Pakistan Cricket Board chairman Ramiz Raja has warned of a potential divide in international cricket and a “West versus rest” mindset as outrage over England’s decision to cancel their tour of the country continues to grow.
Cricket in Pakistan is at a crossroads after the hasty exit of the New Zealand men’s team on Friday morning – coming against the backdrop of a “credible and specific threat” to team security – and the England and Wales Cricket Board’s subsequent decision to pull out of a historic joint men’s and women’s trip next month.
In announcing its decision to cancel a first Pakistan trip since 2005, the ECB conspicuously failed to mention security concerns, with an official statement instead focusing on a broader unease over travel to the region as well as bubble fatigue.
"We can confirm that the Board has reluctantly decided to withdraw both teams from the October trip."
🇵🇰 #PAKvENG 🏴
— England Cricket (@englandcricket) September 20, 2021
An official apology as well a commitment to complete a full Test tour in 2022 has done little to soften the blow in Pakistan, with Raja barely able to hide his fury given his country’s willingness to travel to England last summer at the height of the coronavirus pandemic.
He said he now expected Australia to pull out of their own tour early next year and believed the West Indies would be “jittery” about making their next scheduled visit.
Kicking off with a reference to his previous success on social media, he said: “How I wish I was still a YouTuber, rather than the chairman of the cricket board because I would have absolutely taken on New Zealand and England unabashedly. In a responsible position I have to make a measured statement here.
“I feel we were used and then we were binned, which is extremely frustrating. I feel we are certainly up against a Western mindset and a Western bloc. I’m just looking at patterns that have developed this Western bloc of not understanding the issues, sitting 20,000 miles away and making a call on our security agencies.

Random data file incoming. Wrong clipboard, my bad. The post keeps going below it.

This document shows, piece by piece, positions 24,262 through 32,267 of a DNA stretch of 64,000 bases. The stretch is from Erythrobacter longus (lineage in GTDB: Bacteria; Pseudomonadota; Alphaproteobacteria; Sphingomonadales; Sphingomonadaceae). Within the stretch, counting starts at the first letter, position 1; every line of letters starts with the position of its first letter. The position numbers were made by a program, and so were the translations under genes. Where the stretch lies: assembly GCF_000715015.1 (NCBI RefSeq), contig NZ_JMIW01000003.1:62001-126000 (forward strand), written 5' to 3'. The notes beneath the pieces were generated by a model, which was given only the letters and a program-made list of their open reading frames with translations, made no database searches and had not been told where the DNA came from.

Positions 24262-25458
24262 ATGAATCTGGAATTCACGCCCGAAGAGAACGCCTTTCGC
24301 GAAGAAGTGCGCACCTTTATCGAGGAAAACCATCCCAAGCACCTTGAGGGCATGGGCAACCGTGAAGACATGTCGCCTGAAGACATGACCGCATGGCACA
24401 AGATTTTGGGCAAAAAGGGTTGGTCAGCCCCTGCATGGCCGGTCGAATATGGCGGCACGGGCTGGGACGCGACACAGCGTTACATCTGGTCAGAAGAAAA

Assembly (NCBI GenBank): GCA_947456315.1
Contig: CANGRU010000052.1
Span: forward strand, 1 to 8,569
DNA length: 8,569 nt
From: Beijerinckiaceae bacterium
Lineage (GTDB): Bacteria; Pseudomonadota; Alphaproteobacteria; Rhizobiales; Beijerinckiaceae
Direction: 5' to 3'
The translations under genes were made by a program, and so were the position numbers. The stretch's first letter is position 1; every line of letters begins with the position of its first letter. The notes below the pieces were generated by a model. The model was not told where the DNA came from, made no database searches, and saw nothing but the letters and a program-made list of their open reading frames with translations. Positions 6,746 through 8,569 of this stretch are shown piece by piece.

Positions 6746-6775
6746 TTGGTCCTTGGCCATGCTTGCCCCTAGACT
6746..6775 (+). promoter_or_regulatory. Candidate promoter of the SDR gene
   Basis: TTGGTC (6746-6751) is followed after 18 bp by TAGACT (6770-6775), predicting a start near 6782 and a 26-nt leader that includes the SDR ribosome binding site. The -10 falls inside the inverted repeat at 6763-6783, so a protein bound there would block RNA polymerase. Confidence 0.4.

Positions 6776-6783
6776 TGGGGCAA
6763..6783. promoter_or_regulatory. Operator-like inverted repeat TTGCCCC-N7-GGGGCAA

PCB Chairman Ramiz Raja spoke with the foreign media a day after the England and Wales Cricket Board announced withdrawing their sides from next month’s tour of Pakistan.
— Pakistan Cricket (@TheRealPCB) September 21, 2021
“We have the best security agencies, the most battle-hardened security agencies in the world. Not sharing your fear or threat perception with them is ridiculing our DNA in a way.
Asked if he feared for the sport’s existing international order, he responded: “Yes, I’m viewing it like that and I’m sure the other Asian countries feel the same way…as if you are living on the edge when it comes to playing the Western bloc. That we have to be at our best when we invite them here. That things have to be 2000 per cent correct for them to travel to Asia. It’s just not right.
“They have these blocs of countries and it’s graded, there is the top tier and the not so top tier. I don’t want this ‘Asia versus West’ or ‘West versus rest’ debate to take precedence over the game of cricket but it appears if security threat perception is going to be made as a get-out clause, any member could have a problem with any other member.
“I can get up tomorrow morning and say that we are not comfortable playing in a certain part of England because we feel there could be this little threat.
“We’ve tried to create a bond, we’ve played by the book so many years, we’ve made sure to go out and play in tough times, in quarantine times. We have been a very responsible member of this fraternity but in return we get nothing.”
Raja also suggested he had no confidence in England delivering on their promise to tour next year, following a phone call with ECB counterpart Ian Watmore, and that the PCB could seek to make alternative arrangements.
“I spoke with Ian, chairman of ECB, and said ‘what is the guarantee of England coming back and playing here in 2022?,” he said.
“Because a month before that tour you can easily quote tiredness, players being spooked again, sick of living in a bubble or a threat perception that will probably be not shared with us.
“He clearly had no answer for that, so we’ll clearly have a back-up plan for sure. I don’t know how the board is structured in England. He appeared as if the decision was out of his hands, that there were other influences who really made the call on his behalf.”